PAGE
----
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Rare First Time Meteor Shower

There are regular meteor showers we get each year. However, this holiday weekend we are in store for a new treat.
We’ve all dreamed of wishing upon a shooting star.  As they streak through the sky they instill awe in those lucky enough to catch a glimpse creating an unforgettable experience.  As this Memorial Day weekend approaches be sure to keep a sharp eye on the sky as a rare and major meteor shower is expected to occur this Friday night (May 23rd) through Saturday morning.  ­
According to NASA a large meteor shower known as ‘The Camelopardlids Meteor Shower’ will put on quite a show in the night sky peaking early Saturday between two and four in the morning.  The shower will occur as a result of Earth passing through the dust trail ejected from a comet known as 209P/LINEAR. While just discovered, this comet trail was created nearly 200 years ago!  As the particles, or meteoroids, enter the Earth’s atmosphere at very high speeds they will encounter tremendous friction with air particles causing them to heat to more than 3,000 degrees Fahrenheit. The intense heat vaporizes most meteors creating what we call shooting stars.  In the case of 209P/LINEAR the moon will also be an area of interest.  Some of the meteoroids from this comet may slam into the surface of the moon create brief flashes of light on its surface.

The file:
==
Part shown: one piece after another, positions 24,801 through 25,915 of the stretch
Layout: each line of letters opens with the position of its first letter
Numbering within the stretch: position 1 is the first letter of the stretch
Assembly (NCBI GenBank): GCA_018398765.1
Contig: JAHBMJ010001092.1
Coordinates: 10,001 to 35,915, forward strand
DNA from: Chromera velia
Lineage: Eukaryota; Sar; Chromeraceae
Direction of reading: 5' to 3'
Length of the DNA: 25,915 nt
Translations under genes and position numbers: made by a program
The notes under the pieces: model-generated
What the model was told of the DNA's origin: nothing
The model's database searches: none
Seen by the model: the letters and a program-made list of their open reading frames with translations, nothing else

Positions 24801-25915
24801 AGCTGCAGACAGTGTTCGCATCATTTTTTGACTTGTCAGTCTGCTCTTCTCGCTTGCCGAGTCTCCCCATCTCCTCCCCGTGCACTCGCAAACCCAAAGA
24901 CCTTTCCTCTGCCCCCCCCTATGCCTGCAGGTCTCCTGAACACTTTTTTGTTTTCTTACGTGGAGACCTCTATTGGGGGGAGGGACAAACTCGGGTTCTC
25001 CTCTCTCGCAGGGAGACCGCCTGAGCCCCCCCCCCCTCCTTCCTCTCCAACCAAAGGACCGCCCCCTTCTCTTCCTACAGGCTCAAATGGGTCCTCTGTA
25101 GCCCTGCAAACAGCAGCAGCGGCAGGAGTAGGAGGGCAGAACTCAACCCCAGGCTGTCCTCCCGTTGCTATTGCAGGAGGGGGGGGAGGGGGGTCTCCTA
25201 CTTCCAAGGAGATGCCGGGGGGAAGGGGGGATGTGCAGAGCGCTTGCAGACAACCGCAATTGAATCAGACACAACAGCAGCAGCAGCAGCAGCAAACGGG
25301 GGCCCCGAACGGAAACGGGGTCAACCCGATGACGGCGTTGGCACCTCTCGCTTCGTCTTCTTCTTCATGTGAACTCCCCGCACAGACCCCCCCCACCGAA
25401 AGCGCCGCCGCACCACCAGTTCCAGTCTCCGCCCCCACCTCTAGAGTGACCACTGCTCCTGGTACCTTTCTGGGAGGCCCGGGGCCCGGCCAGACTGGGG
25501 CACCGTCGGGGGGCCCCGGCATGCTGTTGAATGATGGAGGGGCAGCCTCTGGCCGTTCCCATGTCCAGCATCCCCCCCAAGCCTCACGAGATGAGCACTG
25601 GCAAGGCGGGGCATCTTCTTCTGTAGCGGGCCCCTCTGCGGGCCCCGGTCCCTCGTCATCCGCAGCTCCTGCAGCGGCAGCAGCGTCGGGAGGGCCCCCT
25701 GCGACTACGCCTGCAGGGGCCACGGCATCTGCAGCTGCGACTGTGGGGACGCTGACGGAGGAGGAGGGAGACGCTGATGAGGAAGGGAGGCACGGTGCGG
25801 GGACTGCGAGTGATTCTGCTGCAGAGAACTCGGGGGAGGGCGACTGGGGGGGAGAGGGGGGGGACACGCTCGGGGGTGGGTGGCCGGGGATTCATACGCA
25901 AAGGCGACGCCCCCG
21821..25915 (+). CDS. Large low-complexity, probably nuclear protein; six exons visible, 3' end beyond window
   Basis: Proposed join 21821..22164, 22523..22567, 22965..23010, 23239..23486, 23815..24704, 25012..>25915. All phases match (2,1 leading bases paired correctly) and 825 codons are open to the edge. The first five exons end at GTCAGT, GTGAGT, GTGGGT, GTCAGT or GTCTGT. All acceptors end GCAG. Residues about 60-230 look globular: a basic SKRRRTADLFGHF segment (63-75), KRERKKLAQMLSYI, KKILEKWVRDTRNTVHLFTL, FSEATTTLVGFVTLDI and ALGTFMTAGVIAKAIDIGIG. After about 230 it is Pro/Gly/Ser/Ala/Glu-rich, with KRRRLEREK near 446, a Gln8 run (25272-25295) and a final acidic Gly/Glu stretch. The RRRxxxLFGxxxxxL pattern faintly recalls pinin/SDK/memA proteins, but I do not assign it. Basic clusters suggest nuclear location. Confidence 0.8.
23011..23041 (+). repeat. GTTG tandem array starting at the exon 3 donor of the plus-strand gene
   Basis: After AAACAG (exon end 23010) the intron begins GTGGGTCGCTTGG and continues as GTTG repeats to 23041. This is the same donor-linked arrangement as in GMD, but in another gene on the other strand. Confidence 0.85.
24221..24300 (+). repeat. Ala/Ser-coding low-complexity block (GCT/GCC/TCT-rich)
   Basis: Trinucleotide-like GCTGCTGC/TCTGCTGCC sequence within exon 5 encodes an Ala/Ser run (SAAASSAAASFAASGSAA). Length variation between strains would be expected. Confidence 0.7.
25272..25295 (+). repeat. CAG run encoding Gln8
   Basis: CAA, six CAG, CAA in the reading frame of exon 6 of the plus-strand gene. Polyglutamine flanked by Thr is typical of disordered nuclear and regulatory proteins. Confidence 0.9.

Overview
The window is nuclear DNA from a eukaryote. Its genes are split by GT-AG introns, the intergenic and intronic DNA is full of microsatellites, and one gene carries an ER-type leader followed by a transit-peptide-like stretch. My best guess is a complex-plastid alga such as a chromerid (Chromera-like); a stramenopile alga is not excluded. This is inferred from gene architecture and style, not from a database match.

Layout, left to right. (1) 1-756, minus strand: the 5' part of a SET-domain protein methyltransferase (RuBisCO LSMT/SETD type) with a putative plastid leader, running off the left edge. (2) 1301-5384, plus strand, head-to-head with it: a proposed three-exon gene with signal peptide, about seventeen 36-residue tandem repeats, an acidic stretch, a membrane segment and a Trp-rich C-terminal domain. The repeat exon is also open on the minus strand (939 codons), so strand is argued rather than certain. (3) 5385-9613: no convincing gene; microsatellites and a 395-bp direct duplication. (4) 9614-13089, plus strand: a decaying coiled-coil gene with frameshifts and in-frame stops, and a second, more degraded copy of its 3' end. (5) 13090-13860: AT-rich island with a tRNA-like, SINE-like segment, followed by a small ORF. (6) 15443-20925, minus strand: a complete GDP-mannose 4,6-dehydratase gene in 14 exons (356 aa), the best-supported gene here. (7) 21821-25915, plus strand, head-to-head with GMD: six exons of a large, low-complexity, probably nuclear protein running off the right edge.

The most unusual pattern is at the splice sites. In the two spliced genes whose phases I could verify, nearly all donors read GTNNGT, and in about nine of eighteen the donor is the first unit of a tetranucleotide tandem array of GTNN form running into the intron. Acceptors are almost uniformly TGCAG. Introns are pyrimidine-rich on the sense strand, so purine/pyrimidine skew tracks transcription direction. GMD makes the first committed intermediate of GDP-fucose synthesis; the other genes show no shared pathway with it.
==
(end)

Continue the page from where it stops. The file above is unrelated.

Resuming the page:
If there ends up being clouds, fear not. You may still be able to listen to the shower from your radio.  If clouds block your view, tune into a “dead” FM station on the radio.  As the meteor shower begins you will hear a small pop followed by a brief transmission from a random far-away station.  While this will only last for a few seconds, with so many meteors falling to earth you’re sure to hear something. 
Having never run into the debris from this comet before, this spectacle will be a first for earth.  Furthermore, being the first of its kind scientists are not quite sure how active the shower will be or what it will even look like.  Some scientists believe that the spectacle could create up to 200 meteors per hour.  The best viewing conditions exists in rural areas away from city lights looking toward the northern sky.
So turn out the lights and look to the night sky, you may just be able to witness this spectacular event…and maybe make a wish or two. 

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